The fact that Raymond seemed to know people who could make scientific magic happen, including changing DNA, didn’t help.
Every show had a pivotal season, plot, or episode where everything changes, and events on The Blacklist Season 6 that saw Red survive the chair were it for The Blacklist.
Nothing lasts forever, and no one is immortal. For all the love we had for Red, we knew that his end was near, and after being arrested, it seemed like he was never getting himself out of this fix.
The show played out this storyline from his arrest to incarceration, trial, and verdict. It took care to focus on every aspect, and as a result, it built up a lot of anticipation.
Part of me wanted Red to survive, and the other wanted him to die.
If he survived, that would mean more blacklist cases, but we ran the risk of more Liz, lackluster cases, and more confusing developments.
If he died, the show would go out on a high note, which is what everyone wants.
Viewers who watch The Blacklist online know that the former happened.
If Red had died, it would have been kudos to the writers if they had kept the show on the air for one more season.
Instead, it felt like they took the easy way out and kept him alive because the show needed to go on.
Season 6 is usually the appropriate time to end most shows, some earlier. If there was something you didn’t explore in six seasons, each twenty-two episodes long, it means that it’s not worth exploring and you wasted time.
Season 6 marked the decline as the Task Force became comfortable with Red’s actions, and Harlod became utterly neutered.
The robust Harlod Cooper from earlier seasons was full of fire and wasn’t deluded about Reddington’s nature.
This season saw his complete shift from being aware of their deal with the devil to working for the devil.
After receiving favors from Reddington, he switched sides and even pleaded on Red’s behalf during the hearing.
The writers had made bold moves before, but when it counted the most, they chickened out.
As the show progressed into later seasons, Cooper became so passive in the Task Force all he was good at was telling people what to do.
The Blacklist Season 7 marked the success of the show’s attempt to create chaos and confusion when (fake) Katarina Rostova appeared.
If the duffel bag was confusing, Katarina Rostova was utterly discombobulating.
The show had almost confirmed that Katarina had died, but here she was, in the flesh, wreaking havoc.
It was hard to follow the storyline because the show had reached a point where it had held back so much information that the wires had crisscrossed.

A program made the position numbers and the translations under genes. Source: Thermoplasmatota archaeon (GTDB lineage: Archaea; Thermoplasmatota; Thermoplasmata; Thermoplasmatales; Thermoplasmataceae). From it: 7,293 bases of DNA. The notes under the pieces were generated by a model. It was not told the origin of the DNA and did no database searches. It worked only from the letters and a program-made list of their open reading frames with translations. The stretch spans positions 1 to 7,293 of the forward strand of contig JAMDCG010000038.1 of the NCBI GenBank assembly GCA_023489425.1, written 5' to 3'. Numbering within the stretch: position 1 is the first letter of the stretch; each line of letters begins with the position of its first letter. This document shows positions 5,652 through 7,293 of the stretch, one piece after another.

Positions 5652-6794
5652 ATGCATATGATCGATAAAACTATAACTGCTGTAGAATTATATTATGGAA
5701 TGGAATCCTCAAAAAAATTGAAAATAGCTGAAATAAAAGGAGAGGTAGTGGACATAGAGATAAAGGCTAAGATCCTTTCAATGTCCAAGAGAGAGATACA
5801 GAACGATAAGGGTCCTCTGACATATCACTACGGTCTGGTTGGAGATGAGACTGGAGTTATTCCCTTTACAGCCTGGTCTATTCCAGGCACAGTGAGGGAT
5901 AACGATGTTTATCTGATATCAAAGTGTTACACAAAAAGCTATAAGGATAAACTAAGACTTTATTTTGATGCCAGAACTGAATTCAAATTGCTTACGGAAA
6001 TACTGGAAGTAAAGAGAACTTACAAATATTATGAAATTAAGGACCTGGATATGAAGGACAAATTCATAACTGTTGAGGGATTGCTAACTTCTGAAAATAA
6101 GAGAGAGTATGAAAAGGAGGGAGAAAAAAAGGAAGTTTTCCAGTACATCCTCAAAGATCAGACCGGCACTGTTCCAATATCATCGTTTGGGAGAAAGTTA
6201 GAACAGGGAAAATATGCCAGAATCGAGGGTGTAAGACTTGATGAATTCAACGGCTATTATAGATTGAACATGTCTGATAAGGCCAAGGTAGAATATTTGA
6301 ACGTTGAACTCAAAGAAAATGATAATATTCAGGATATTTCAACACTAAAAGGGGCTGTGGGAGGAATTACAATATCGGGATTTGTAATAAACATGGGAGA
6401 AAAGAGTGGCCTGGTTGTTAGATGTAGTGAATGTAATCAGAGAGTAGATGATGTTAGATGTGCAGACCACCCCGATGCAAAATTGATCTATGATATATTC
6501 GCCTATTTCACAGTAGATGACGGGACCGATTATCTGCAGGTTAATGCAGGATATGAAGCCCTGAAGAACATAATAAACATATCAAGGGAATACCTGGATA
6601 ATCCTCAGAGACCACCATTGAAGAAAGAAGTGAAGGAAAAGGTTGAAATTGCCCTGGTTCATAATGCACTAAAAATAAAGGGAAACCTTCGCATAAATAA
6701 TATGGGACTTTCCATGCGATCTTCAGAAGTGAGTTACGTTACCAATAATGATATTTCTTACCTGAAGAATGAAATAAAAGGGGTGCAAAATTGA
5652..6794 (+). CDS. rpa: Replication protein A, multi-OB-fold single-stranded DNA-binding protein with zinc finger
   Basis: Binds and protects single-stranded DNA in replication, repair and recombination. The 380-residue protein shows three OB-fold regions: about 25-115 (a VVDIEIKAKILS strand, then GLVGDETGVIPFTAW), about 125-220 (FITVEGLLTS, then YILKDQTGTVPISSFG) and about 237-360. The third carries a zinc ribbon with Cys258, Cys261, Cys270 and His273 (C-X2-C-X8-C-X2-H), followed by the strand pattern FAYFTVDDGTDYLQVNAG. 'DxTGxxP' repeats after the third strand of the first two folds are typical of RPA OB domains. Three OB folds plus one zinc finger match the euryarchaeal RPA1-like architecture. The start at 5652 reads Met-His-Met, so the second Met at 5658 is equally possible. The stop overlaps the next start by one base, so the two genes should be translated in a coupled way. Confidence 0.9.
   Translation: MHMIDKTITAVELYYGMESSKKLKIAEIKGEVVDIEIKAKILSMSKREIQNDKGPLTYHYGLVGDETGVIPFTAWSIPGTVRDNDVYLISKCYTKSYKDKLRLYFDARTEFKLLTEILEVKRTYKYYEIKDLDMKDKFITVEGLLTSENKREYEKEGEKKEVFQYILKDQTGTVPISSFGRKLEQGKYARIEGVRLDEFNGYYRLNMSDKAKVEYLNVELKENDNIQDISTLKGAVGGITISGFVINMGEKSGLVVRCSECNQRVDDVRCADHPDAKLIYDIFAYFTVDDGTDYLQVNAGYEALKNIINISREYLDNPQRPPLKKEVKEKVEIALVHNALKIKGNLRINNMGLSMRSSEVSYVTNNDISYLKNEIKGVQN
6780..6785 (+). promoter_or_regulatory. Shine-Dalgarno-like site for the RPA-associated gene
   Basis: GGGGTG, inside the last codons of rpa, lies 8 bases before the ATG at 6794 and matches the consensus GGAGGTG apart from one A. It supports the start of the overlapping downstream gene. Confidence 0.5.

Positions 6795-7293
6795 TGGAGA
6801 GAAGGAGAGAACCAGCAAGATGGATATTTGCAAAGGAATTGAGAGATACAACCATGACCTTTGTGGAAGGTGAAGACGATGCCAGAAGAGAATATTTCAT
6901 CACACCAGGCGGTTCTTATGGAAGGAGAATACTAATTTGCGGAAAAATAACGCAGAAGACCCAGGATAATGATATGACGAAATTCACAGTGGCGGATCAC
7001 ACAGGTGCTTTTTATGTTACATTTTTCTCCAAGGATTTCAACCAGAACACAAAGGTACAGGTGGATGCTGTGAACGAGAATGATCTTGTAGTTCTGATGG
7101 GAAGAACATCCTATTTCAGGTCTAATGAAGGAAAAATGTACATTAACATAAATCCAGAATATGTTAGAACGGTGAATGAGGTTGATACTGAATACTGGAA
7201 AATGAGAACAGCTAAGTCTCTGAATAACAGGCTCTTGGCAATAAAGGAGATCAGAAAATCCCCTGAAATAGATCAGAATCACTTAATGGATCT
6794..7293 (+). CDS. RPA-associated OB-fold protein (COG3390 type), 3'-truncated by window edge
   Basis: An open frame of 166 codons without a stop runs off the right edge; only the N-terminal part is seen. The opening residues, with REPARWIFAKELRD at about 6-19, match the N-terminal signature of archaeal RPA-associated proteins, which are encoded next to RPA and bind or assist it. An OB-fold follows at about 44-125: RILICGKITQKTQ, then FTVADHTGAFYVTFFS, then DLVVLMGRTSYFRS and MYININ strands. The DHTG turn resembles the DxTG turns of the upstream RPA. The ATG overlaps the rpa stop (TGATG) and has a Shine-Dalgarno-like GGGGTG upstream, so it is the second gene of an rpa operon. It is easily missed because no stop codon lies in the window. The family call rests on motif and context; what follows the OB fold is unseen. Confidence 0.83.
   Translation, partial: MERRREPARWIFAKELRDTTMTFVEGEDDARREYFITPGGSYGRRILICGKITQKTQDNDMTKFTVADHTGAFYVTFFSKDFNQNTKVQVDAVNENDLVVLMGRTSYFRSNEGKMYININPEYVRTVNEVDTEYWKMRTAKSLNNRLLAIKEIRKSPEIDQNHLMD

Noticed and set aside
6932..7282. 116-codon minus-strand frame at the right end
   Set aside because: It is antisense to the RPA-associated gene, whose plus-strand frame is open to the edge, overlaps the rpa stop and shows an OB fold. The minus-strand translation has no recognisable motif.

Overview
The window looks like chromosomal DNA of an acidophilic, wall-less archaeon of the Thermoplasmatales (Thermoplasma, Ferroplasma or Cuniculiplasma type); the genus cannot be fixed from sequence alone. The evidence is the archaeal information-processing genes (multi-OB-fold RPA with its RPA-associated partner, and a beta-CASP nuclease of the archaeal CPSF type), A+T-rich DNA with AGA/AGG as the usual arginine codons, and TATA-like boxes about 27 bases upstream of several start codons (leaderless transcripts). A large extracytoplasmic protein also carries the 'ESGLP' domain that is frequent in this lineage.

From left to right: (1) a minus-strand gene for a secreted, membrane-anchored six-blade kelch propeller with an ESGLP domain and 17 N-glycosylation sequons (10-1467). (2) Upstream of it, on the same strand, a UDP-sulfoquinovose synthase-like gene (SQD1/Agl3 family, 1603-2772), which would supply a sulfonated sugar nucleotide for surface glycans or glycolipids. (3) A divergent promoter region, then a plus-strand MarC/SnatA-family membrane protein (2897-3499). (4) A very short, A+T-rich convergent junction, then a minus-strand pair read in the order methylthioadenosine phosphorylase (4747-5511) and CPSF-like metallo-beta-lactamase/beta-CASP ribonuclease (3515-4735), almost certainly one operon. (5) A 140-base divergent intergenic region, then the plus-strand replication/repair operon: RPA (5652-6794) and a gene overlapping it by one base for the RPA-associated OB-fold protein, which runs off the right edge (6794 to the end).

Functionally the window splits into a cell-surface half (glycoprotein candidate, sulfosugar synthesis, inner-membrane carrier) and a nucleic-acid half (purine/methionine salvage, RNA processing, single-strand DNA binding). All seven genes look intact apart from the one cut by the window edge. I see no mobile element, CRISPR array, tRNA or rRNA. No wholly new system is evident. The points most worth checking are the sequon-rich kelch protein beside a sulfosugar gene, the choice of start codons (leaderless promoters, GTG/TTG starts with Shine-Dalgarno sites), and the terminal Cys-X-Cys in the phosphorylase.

The writers didn’t seem to know what to do with anything anymore, and the best they could come up with was to keep viewers preoccupied with asinine theories.
Later, they walked back everything and revealed that the woman posing as Katarina Rostova was, in fact, an imposter. Oh, yeah? No sh*t!
Is everyone an impostor, and if so, who are they?
The show dragged this out for two seasons, and no one can clearly say what it was all about.
As The Blacklist Season 7 continued, most of the remaining viewers had given up, and by the premiere of The Blacklist Season 8, the remaining audience had more than halved!
During all the Rostova confusion, Liz had simmered down and had become the young woman from the first season for whom we were rooting.
But The Blacklist Season 9 did the unthinkable, and Liz Keen died.
For all her flaws, there was no story without Liz and Reddington, one of the reasons the spinoff failed.
You could be angry with Keen for an hour, but it was the best when she softened and broke a smile.
Liz’s death changed everything, with the characters dispersing and the story feeling like it had ground to a halt.
It was noticeable that she was missing, and it wouldn’t have been the worst thing to see her onscreen for two more seasons.
She was a bother, but she was our bother.
Her death changed the show’s tone, and it never recovered.
As the show bowed out on The Blacklist Season 10, it was one final chance to leave the viewers confused and grasping at straws for a semblance of an ending.
The season spent much time tying up Raymond’s affairs with the promise that he was walking into the sunset.
However, Raymond Reddington died on The Blacklist Season 10 Episode 22, and you can trust that the show will leave more questions than answers.
The series finale failed to answer some of the most burning questions accumulated throughout the years and added one more for good measure.
It felt like, once again, the writers took the easy way out with Raymond’s fate, and why did we expect anything else?
Ultimately, the show dug into a hole of confusion and mysteries that proved impossible to escape.
Raymond was enigmatic, but he could only carry the show for so long.
And that’s how the list thinned.
Did you stick around to the bitter end, or did you exit earlier? What made you stop or keep watching?
Chime in in the comments section.
Denis Kimathi is a staff writer for TV Fanatic. He has watched more dramas and comedies than he cares to remember. Catch him on social media obsessing over [excellent] past, current, and upcoming shows or going off about the politics of representation on TV. Follow him on X.